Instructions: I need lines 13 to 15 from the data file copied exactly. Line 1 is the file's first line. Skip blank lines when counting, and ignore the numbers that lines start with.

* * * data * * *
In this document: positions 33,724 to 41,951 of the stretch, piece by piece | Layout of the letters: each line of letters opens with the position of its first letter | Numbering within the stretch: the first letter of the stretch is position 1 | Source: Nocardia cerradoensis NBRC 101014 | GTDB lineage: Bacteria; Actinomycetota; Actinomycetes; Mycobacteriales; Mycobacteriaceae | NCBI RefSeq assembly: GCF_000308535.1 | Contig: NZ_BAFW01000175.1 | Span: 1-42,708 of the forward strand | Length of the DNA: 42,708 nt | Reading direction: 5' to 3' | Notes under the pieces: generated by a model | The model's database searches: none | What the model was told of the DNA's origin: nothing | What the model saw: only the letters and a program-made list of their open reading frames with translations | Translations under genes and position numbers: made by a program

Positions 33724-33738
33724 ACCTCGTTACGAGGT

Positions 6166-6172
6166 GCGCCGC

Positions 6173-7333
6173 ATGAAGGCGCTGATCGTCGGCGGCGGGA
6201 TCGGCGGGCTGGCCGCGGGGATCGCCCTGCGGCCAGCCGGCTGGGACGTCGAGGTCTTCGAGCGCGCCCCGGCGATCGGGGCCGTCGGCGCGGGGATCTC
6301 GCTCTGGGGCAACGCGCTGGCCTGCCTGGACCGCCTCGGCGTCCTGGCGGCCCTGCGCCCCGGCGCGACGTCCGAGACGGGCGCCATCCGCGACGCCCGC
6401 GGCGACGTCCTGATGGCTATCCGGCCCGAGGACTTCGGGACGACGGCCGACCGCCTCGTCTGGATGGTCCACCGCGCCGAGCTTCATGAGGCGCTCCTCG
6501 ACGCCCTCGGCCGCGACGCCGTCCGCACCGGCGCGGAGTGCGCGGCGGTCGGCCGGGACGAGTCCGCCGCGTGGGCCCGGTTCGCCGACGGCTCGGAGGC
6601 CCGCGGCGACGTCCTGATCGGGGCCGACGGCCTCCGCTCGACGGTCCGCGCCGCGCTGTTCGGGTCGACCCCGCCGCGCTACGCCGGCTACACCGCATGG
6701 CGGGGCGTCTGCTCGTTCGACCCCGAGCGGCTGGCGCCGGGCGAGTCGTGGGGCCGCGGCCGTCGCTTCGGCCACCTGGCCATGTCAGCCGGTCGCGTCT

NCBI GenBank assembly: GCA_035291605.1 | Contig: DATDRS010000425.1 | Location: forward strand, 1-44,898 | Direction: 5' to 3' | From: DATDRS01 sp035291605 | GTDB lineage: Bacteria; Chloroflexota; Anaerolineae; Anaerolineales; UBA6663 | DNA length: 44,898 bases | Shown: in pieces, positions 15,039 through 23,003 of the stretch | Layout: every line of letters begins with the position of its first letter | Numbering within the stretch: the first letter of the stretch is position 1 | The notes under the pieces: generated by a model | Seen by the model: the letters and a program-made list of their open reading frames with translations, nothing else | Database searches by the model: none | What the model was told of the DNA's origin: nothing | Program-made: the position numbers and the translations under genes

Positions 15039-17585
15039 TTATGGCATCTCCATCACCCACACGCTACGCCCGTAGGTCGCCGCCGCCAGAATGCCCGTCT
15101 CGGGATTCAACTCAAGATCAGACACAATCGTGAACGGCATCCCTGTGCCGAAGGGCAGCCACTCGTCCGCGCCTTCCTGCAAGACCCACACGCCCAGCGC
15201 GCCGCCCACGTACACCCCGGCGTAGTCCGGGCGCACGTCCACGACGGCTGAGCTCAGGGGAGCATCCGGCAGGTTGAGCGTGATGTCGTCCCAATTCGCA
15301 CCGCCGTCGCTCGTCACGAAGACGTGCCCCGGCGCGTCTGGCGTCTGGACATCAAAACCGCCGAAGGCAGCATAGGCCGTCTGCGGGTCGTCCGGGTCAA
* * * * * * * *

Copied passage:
6701 CGGGGCGTCTGCTCGTTCGACCCCGAGCGGCTGGCGCCGGGCGAGTCGTGGGGCCGCGGCCGTCGCTTCGGCCACCTGGCCATGTCAGCCGGTCGCGTCT

NCBI GenBank assembly: GCA_035291605.1 | Contig: DATDRS010000425.1 | Location: forward strand, 1-44,898 | Direction: 5' to 3' | From: DATDRS01 sp035291605 | GTDB lineage: Bacteria; Chloroflexota; Anaerolineae; Anaerolineales; UBA6663 | DNA length: 44,898 bases | Shown: in pieces, positions 15,039 through 23,003 of the stretch | Layout: every line of letters begins with the position of its first letter | Numbering within the stretch: the first letter of the stretch is position 1 | The notes under the pieces: generated by a model | Seen by the model: the letters and a program-made list of their open reading frames with translations, nothing else | Database searches by the model: none | What the model was told of the DNA's origin: nothing | Program-made: the position numbers and the translations under genes

Positions 15039-17585